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Download The Violinist’s Thumb: And Other Lost Tales of Love, War, and Genius, as Written by Our Genetic Code Audiobook

Extended Audio Sample The Violinist’s Thumb: And Other Lost Tales of Love, War, and Genius, as Written by Our Genetic Code Audiobook, by Sam Kean Click for printable size audiobook cover
3 out of 53 out of 53 out of 53 out of 53 out of 5 3.00 (1,456 ratings) (rate this audio book) Author: Sam Kean Narrator: Henry Leyva Publisher: Hachette Book Group Format: Unabridged Audiobook Delivery: Instant Download Audio Length: Release Date: July 2012 ISBN: 9781611134667
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In The Disappearing Spoon, New York Times bestselling author Sam Kean unlocked the mysteries of the periodic table. In The Violinist’s Thumb, he explores the wonders of the magical building block of life: DNA.

There are genes to explain crazy cat ladies, why other people have no fingerprints, and why some people survive nuclear bombs. Genes illuminate everything from JFK’s bronze skin (it wasn’t a tan) to Einstein’s genius. They prove that Neanderthals and humans bred thousands of years more recently than any of us would feel comfortable thinking. They can even allow some people, because of the exceptional flexibility of their thumbs and fingers, to become truly singular violinists.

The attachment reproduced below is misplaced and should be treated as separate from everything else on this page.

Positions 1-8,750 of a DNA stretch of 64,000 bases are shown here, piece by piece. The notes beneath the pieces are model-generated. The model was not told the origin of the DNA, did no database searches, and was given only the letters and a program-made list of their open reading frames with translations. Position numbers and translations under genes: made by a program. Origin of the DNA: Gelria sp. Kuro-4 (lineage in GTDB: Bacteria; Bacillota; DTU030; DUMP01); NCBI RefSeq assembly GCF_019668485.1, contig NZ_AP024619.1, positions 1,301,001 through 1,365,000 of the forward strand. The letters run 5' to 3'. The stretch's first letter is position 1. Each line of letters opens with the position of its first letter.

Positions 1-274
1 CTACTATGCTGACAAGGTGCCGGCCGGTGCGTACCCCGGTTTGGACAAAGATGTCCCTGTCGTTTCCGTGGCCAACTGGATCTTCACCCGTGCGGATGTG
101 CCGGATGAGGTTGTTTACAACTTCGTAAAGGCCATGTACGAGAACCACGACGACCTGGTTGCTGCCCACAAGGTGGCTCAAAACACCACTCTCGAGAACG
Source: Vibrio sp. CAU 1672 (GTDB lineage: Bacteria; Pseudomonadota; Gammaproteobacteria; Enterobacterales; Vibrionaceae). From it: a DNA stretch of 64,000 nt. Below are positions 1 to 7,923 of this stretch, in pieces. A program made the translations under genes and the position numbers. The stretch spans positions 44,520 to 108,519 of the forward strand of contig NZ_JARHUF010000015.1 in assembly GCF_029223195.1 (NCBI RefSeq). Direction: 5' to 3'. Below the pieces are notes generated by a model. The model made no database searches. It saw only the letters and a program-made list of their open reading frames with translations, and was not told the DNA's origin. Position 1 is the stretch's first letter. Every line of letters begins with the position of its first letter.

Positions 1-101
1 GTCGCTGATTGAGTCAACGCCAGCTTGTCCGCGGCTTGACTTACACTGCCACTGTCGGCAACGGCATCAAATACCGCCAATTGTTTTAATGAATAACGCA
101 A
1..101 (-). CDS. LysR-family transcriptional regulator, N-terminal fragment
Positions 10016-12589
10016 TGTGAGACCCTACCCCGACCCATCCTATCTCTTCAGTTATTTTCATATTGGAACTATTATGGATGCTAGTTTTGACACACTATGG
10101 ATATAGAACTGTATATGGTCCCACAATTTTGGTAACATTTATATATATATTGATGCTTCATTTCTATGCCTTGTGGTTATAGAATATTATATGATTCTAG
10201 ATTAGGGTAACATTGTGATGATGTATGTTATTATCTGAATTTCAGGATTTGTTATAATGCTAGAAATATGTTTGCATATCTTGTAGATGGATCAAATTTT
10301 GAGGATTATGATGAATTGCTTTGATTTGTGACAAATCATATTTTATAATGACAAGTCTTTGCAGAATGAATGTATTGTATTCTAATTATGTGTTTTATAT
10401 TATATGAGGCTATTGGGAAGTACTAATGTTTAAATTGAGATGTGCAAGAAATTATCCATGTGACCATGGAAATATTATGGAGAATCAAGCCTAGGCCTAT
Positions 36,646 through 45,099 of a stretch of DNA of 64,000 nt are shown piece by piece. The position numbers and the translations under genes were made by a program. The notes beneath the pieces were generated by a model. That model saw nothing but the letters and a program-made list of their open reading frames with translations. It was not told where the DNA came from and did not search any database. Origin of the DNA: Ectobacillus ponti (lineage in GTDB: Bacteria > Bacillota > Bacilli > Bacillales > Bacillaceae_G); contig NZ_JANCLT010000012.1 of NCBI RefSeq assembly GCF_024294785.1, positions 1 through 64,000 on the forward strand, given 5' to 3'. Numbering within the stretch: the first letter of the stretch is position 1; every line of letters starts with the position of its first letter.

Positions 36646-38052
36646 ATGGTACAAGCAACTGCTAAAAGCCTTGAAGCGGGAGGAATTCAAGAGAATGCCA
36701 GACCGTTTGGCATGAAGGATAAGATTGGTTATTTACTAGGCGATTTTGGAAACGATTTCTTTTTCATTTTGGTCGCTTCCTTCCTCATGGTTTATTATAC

Kean’s vibrant storytelling once again makes science entertaining, explaining human history and whimsy while showing how DNA will influence our species’ future.

Download and start listening now!

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Quotes & Awards

  • “The periodic table meets the bestseller list with Sam Kean’s Disappearing Spoon, an engaging tour of the elements…with the éclat of raw sodium dropped in a beaker of water.” 

    New York Times

  • “Kean’s writing sparks like small shocks…He gives science a whiz-bang verve so that every page becomes one you cannot wait to turn just to see what he’s going reveal next.” 

    Boston Globe

  • “Nonfiction to make you sound smart over summertime gin and tonics: the human history behind the periodic table.” 

    Time

  • “Science is made fun whenever bestselling author Kean…is narrating.”

    New York Post

  • “Kean turns his clever eye and engaging prose to unveiling the secrets of our DNA.”

    Denver Post

  • “The book established Kean as that rare thing: a science writer with a sharp sense of humor.” 

    NPR

  • “Kean offers up strange stories of how our genes help and hinder us.” 

    Newsweek